Thailand’s new Prime Minister Samak Sundaravej is the first to be democratically elected since the nation’s bloodless coup in 2006. A veteran politician and former governor of Bangkok, Samak is accused of being a nominee of friend and former Prime Minister Thaksin Shinawatra.As he prepares to take office, he joins Talk Asia’s Dan Rivers to discuss his allegiance to his ousted predecessor, corruption, and his alleged role in the Thammasat massacre of 1976.
The following are portions of a recent interview of Prime Minister Samak Sundaravej by CNN Talk Asia correspondent Dan Rivers.
BANGKOK, Thailand (CNN) — Thailand’s new Prime Minister Samak Sundaravej is the first to be democratically elected since the nation’s bloodless coup in 2006. A veteran politician and former governor of Bangkok, Samak is accused of being a nominee of friend and former Prime Minister Thaksin Shinawatra. As he prepares to take office, he joins Talk Asia’s Dan Rivers to discuss his allegiance to his ousted predecessor, corruption, and his alleged role in the Thammasat massacre of 1976.
Taking power at a special ceremony, Thailand’s new prime minister receives an endorsement from the King. He gives thanks to the monarch, then issues a firm message to critics: “I want to tell those who have held me in contempt, saying in writing and in vilifying speech that I am inept and I don’t know anything, to give me time to do this job.”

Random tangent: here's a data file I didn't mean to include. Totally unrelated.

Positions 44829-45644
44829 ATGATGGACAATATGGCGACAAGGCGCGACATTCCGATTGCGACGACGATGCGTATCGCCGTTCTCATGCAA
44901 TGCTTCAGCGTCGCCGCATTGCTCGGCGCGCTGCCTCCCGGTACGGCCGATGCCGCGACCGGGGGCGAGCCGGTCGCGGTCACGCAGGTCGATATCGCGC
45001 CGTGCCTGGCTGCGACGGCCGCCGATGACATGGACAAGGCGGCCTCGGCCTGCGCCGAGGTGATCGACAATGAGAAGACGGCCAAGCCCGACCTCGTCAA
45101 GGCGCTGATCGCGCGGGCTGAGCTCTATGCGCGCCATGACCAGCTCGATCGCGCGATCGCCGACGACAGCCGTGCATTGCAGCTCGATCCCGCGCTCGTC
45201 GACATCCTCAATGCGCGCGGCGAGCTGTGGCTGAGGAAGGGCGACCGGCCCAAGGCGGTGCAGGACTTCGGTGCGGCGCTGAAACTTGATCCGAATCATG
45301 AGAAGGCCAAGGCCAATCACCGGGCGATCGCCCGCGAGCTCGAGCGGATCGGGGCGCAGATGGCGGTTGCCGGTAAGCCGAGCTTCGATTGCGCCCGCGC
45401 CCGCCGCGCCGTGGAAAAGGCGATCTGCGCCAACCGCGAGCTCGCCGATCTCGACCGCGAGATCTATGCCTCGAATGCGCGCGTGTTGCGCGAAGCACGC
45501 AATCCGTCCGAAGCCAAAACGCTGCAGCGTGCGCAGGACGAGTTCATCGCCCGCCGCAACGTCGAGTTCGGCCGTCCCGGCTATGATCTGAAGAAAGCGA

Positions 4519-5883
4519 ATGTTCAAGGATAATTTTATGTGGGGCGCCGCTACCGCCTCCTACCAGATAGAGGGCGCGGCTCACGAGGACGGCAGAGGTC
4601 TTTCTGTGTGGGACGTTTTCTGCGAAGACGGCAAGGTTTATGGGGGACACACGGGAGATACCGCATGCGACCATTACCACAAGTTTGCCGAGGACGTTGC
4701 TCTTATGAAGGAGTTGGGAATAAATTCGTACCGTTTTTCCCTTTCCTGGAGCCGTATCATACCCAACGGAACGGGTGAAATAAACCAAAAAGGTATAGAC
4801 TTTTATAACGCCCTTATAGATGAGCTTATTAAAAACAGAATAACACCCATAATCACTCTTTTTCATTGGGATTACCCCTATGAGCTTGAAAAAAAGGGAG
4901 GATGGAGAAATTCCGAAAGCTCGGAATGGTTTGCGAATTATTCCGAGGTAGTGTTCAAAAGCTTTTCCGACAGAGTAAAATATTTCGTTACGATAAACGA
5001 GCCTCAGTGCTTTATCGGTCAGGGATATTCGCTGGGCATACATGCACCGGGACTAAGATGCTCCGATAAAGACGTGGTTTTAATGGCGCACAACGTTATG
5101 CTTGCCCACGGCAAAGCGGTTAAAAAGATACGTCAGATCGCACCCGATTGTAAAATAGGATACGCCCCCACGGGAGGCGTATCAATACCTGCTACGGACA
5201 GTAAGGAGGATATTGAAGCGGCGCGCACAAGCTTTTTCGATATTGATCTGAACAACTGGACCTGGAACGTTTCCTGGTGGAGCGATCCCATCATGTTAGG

His election as prime minister comes at a pivotal time for democracy in Thailand. In 2006, the military launched a bloodless coup against the government of billionaire Thaksin Shinawatra. The junta accused Thaksin of corruption, and dissolved Thailand’s parliament. Samak, a Thaksin loyalist, lost his senate seat. The outspoken veteran politician continued a second career as a celebrity chef. But Samak soon returned to politics. His People’s Power Party made a strong showing in December’s elections. It was formed after Thaksin’s own Thai Rak Thai party was banned, but it shares many of the same policies and people. Samak has vowed to turn the clock back to before the last coup. We meet at his residence in Bangkok.
DR: Prime Minister Kun Samak, thank you very much for talking to Talk Asia. You came to power really on the back, many would say, of Thaksin Shinawatra, the exiled former prime minister, who was exiled in the coup a year and a half ago. You made no… You haven’t really hidden your allegiance to him. Explain now how you intend to go forward. Will Thaksin play a role in your government?
SS: He ran the country for five years very successfully, and then there is a coup. It’s ok. They say, a coup is a coup. And then they want to destroy Thaksin, it’s ok, it’s up to them. But he says that the party is killed. He just asked me, is it possible if you set up a party and bring the leftover MPs to enroll in the party? And then…
DR: So Thaksin asked you to set up your People’s Power Party?
SS: He said, is it possible or not? I say I can do because I lost my opportunity too. I ran as a senate, five months, so the coup d’etat group, they just kicked me out.
DR: What kind of role will Thaksin play now that you are in power?
SS: Oh, he’s the owner of the former party. And then he might get some support by giving ideas to this or that. Five years such a success, so why not if he gives some advice?
DR: So you will take advice from Thaksin?
SS: Not I myself, but the one who do the, especially on the economic group, so they might consult, so I think there’s nothing wrong with this.
DR: Because people say you’re merely a puppet, some people have said, of Thaksin.
SS: You may say, anybody is a puppet of anybody.
DR: So you deny that you’re a puppet?
SS: No, I am myself. I’m the leader of the party. I run this country, it’s me, I have my own thinking.